you see this especially with game consoles, look at the US and even european prices compared to ours!

thats why when the nintendo wii was released it was possible to buy one on amazon france and get it shipped over and make a profit, also with the games, xbox 360 region free games are much cheaper to get mail order from the asians, i made a killing in the first year it was released just buying region free games from japan and selling on gumtree and ebay.

not sure if this is possible so much now as currency exchange rates are a lot different now

fools and their money........

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  • 1 year later...

Swinney calls on power companies to explain price hike

John Swinney has written to Scottish Power asking them to explain last week's £180 hike in energy bills for Scottish households.Mr Swinney said he was "deeply concerned at the scale of Scottish Power's price increases" and is asking for an urgent meeting to hear why they think increases of this scale are justified. The SNP has introduced a warm homes fund to help people facing fuel poverty however if other companies follow Scottish Power's example 169,000 people could be put in fuel poverty.

Mr Swinney continued, "Any fuel price rises have an impact, yet these increases will leave many households, in particular vulnerable consumers, in real, real difficulty. If these increases were replicated by the other suppliers, we estimate over 900,000 households would be in fuel poverty in energy-rich Scotland. That is an utter disgrace and simply underlines the urgent need for Scotland to secure responsibility for its own North Sea oil and gas resources, securing billions of pounds of revenue, which would allow us to help offset the worst effects of these price hikes on the poorest households and provide a sustainable and lasting benefit for this country.

"Price rises on this scale also undermine the progress we have made in boosting energy efficiency and tackling fuel poverty. Our Home Insulation Schemes have visited over one in five of Scotland's homes, and our range of energy assistance packages have now helped over 200,000 people on low incomes reduce their energy bills. Our new Warm Homes Fund will build on this success and further reduce energy bills and protect vulnerable households by providing renewable energy for people on low incomes.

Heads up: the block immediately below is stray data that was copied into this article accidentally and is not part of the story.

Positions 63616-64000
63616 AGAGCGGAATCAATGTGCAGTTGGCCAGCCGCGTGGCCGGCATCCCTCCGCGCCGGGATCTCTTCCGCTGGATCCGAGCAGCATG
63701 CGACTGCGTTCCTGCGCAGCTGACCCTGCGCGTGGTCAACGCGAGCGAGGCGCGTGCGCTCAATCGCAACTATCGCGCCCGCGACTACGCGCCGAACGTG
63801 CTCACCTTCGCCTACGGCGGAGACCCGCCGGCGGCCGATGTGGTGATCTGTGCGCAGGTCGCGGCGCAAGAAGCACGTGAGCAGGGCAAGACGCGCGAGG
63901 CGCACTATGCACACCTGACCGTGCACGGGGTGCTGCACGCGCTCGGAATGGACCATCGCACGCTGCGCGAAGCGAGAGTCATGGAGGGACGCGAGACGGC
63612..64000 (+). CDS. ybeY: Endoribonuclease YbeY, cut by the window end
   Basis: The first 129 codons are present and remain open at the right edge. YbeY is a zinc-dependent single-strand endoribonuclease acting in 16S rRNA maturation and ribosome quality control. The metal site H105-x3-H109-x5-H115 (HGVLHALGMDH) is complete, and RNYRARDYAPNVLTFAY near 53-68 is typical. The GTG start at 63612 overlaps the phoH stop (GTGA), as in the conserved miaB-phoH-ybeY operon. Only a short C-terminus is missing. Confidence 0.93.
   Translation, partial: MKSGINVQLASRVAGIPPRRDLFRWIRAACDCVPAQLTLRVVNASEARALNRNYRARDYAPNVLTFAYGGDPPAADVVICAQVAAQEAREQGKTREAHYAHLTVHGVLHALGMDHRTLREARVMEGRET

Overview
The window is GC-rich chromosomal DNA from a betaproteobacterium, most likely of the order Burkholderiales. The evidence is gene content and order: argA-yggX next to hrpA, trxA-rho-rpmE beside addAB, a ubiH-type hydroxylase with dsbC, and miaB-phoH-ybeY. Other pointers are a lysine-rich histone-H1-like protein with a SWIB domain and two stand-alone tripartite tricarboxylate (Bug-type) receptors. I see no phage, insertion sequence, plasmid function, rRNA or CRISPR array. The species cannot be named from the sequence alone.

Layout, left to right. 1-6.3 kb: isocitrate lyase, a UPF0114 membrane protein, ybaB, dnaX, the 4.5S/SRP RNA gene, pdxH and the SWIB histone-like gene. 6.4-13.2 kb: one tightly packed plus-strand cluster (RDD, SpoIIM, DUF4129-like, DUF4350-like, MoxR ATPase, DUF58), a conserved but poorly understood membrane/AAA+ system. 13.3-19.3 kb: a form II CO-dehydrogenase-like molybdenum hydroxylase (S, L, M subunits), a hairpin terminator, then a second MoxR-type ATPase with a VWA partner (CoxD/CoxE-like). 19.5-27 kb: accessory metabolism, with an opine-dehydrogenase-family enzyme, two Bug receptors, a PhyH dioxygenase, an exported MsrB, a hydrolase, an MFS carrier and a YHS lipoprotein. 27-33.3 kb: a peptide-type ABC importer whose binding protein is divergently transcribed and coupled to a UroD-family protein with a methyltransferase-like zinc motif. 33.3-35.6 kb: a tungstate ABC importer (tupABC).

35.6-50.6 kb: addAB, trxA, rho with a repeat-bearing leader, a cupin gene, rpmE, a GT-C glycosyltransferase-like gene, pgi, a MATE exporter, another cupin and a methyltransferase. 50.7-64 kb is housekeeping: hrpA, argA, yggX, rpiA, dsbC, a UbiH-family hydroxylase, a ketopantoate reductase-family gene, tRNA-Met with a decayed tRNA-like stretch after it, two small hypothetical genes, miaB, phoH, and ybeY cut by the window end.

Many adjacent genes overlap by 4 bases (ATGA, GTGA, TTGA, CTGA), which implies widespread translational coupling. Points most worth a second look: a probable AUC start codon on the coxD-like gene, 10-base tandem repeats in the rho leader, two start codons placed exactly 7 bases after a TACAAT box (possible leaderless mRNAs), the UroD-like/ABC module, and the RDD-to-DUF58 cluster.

"Price hikes like this also underline the importance of the actions we have taken to protect household incomes through continuing to freeze the council tax for the rest of this Parliament and scrapping prescription charges. "Yet the Scottish Government can only do so much with the powers we currently have. I have asked Ofgem for an urgent update on their actions to address unacceptable price rises by power companies and to further protect consumers."

John Swinney.jpg

post-21939-0-70106900-1307972759_thumb.jpg

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How black gold was hijacked: North sea oil and the betrayal of Scotland

In 1975, the Government faced a dilemma: how to exploit the potential of its new oil fields without fuelling demands for Scottish independence. So it buried the evidence

It was a document that could have changed the course of Scottish history. Nineteen pages long, Written in an elegant, understated academic hand by the leading Scottish economist Gavin McCrone, presented to the Cabinet office in April 1975 and subsequently buried in a Westminster vault for thirty years.

It revealed how North Sea oil could have made an independent Scotland as prosperous as Switzerland.